Street Chinook: dyspepsia!

There’s a rule of thumb we use when documenting a language: get the speaker to talk about a near-death experience.  The reason for doing this is that you get the least filtered, most natural speech when you can get someone emotionally involved in what they’re discussing.

In the Kamloops Wawa newspaper, I see Father Le Jeune’s particular style of Chinook Jargon as a bit of a literary register-in-the-making.  He writes plenty of stuff that differs in its grammar from the “street Chinook” that his Indian friends were putting into the letters they wrote, and sometimes he uses words that are really known only in the Jargon of other regions.   In this way, the Aboriginal people succeeded wildly at exactly what the shorthand alphabet was made for — writing just as you hear and say things.  That purpose is discussed in issue #69 of 12 March 1893, pages 41-42 under a heading “Chronique Sténographique” (Le Jeune could’ve titled the article in cuneiform for all it would’ve been intelligible to his readers).

The padre was sometimes equally successful, though, at writing what he felt.  We know from people who spent time around him, and from the historical record, that he had a touchy stomach and often was unable to eat much.  So when he throws in an article titled “Dyspepsia” (same issue, pages 43 and 44), we can expect some juicy Chinook, and he doesn’t disappoint.

Take a gander at the vivid expressions (like “sick heavy”), colloquial pronunciations (“boil soman”), and the nonstandard Chinuk Wawa word choices that exemplify his street Chinook at its best — as people really spoke (and thought!) around Kamloops in 1893.  This was a rapidly evolving language, a microcosm of the sociolinguistic truth that every language is constantly experiencing change.

<Dyspepsia.>

Dyspepsia start (2)

= Dispipsia. = Ikta ukuk dispipsia?
Aias hlwima sik ukuk dispipsia. Pus man kwanisim mitlait
kopa haws, ilo mamuk, ilo kuli: pus man makmak ayu midsin
kwanisim tomtom kopa makmak midsin: pus man iaka makmak ayu
wiski, ayu wain, ayu bir: pus man makmak drit ayu makmak pus
man ayu smok, pi iaka chu tabako, iaka aiak tlap ukuk sik.
Wiht tilikom klaska ayu tomtom kopa ikta, pi klaska ayu sik
tomtom, klaska aiak tlap ukuk sik iaka nim dispipsia. =

= Dyspepsia. = What is this dyspepsia?
Dyspepsia is a very strange illness.  If a person stays
at home, doesn’t eat, doesn’t go anywhere: if a person takes a lot of medicines,
always thinks about taking medicine: if a person drinks a lot
of whiskey, a lot of wine, a lot of beer: if a person eats a great deal of food[,] if
a person smokes a lot, and he chews tobacco, he will soon get this sickness.
Also people who think too much about things, and who are often un-
happy, will soon get this disease called dyspepsia.  =

Ikta ukuk dispipsia. Man ilo iaka shako olo. Pus iaka
makmak, iaka shako sik hivi; som taims iaka wah iaka makmak:
iaka aiak sik tomtom shako aiak saliks. Wik tlus iaka slip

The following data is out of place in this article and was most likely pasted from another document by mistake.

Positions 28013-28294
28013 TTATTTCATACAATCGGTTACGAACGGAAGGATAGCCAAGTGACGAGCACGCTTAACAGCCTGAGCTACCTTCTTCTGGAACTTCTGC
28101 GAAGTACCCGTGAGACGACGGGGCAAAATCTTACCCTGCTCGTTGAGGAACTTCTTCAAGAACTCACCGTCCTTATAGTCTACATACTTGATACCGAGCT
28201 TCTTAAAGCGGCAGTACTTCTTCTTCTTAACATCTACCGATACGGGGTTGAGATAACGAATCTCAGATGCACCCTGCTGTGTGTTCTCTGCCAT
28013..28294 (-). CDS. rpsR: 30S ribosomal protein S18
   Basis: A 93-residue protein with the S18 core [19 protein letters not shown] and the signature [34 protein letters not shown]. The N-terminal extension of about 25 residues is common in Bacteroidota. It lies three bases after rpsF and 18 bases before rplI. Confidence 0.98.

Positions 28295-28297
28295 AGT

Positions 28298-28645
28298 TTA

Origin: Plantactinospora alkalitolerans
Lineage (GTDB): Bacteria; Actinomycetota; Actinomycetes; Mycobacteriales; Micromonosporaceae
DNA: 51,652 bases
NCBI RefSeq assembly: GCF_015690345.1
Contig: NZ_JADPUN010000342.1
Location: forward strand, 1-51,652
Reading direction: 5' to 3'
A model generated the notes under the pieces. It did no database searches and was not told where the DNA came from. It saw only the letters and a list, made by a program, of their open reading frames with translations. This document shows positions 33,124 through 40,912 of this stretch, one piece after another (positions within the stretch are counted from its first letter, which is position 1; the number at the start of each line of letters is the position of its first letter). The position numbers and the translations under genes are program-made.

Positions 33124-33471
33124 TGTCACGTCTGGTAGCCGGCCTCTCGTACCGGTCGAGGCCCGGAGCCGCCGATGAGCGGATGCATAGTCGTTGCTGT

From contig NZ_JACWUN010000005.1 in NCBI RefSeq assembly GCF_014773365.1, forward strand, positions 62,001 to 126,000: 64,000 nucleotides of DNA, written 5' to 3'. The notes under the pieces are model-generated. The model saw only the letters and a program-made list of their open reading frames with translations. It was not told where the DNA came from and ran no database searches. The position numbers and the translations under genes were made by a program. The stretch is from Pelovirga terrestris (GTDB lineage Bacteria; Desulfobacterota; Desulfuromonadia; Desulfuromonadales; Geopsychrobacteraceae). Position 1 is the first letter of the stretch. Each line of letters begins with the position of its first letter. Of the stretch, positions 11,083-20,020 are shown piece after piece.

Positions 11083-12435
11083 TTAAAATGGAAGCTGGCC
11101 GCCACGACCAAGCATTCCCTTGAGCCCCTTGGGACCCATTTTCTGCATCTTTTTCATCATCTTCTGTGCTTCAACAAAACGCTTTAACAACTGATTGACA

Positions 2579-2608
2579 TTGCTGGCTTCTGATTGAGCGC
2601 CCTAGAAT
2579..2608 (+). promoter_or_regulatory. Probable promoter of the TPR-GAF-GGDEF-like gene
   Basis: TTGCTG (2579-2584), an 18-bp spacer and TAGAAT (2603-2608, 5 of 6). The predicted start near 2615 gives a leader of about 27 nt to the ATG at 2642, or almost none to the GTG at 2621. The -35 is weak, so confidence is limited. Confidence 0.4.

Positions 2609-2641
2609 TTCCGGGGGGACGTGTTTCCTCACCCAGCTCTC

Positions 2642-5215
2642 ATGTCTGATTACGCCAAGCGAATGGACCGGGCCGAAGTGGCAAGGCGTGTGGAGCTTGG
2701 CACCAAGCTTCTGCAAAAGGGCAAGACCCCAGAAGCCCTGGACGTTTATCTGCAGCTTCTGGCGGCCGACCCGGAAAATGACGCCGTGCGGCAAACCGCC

Iaka skin shako drai: Ilo skukum pus mamuk pi ilo skukum tomtom

What is this dyspepsia like?  A person can’t work up an appetite.  If he
eats, he gets sick heavy: sometimes he throws up his food:
he easily gets upset [and] is easily angered.  He doesn’t sleep well[.]
His skin gets dry: [He’s] not strong [enough] to work and not strong of mind.

Page 44

Dyspepsia finish (2)

Kakwa ukuk dispipsia. Klunas ilo drat [SIC] ayu tilikom
klaska sik kakwa, pi naika tomtom ayu klushmin klaska tlap
kakwa sik.

That’s what this dyspepsia is like.  Maybe not very many people
are sick with it, but I think a lot of women get
this kind of sickness.

Wik kopa makmak ayu lamitsin man shako tlus kopa ukuk sik
kopit pus iaka tlus nanish iaka makmak pi iaka mamuk. Pus
man sik kopa ukuk sik, wik iaka skukum iaka stomak, kakwa
wik kata iaka makmak kanawi ikta. Wik kata iaka makmak
chi saplil, kosho iaka mit, kiks, ayu mit, solt mit,
fraid fish, boil soman, salad, litis nyuts radish.
Kanawi ukuk makmak mamuk iaka sik shako ilip skukum.

It’s not by taking a lot of medicine that a person recovers from this disease[,]
it’s only if he pays attention to his food and his work.  If
a person is sick with this illness, his stomach isn’t strong, so
he can’t eat any old thing.  He can’t eat
fresh-baked bread, pork, cakes, a variety of meats, salt meat,
fried fish, boiled salmon, salad, lettuce[,] nuts[,] radishes.
All of these foods make his sickness get more acute.

Pus iaka makmak rais, ot mil, barli, wam milk
igs sitkom kuk, lamuto itluil, apils drit kuk
iaka tlus. = Wiht pus kuli, kuli kopa lipii, kuli kopa
kyutan. Mamuk, mamuk stik, mamuk ikta mamuk tanas skukum
mamuk. Kanawi ukuk kakwa lamitsin kopa kakwa sik.

If he eats rice, oatmeal, barley, warm milk[,]
soft-cooked eggs, mutton, well-cooked apples[,]
he will be fine. = Also if traveling, travel by foot, travel on
horseback.  Work[:] cut wood, do whatever tasks are mildly strenuous
work.  All of this is like medicine for an illness like this.

Ilip tlus wiht pus man iaka sik kopa kakwa sik, mamuk
wash iaka itluil, iaka shirt pi kanawi kikuli iaka iktas
pus kwanisim iaka oihoi ukuk iktas iaka mitlait kopa
iaka itluil. Pus iaka mamuk kakwa, ilo aiak tlap sik,
Kakwa pus lamitsin ukuk mamuk kanawi.

Better yet if a person is sick with this disease, [to]
wash his body, his shirt and all his undergarments[,]
to keep changing the clothes that touch
his body.  If he does so, [he] won’t readily get sick.
Doing all of these things is the same as medicine.

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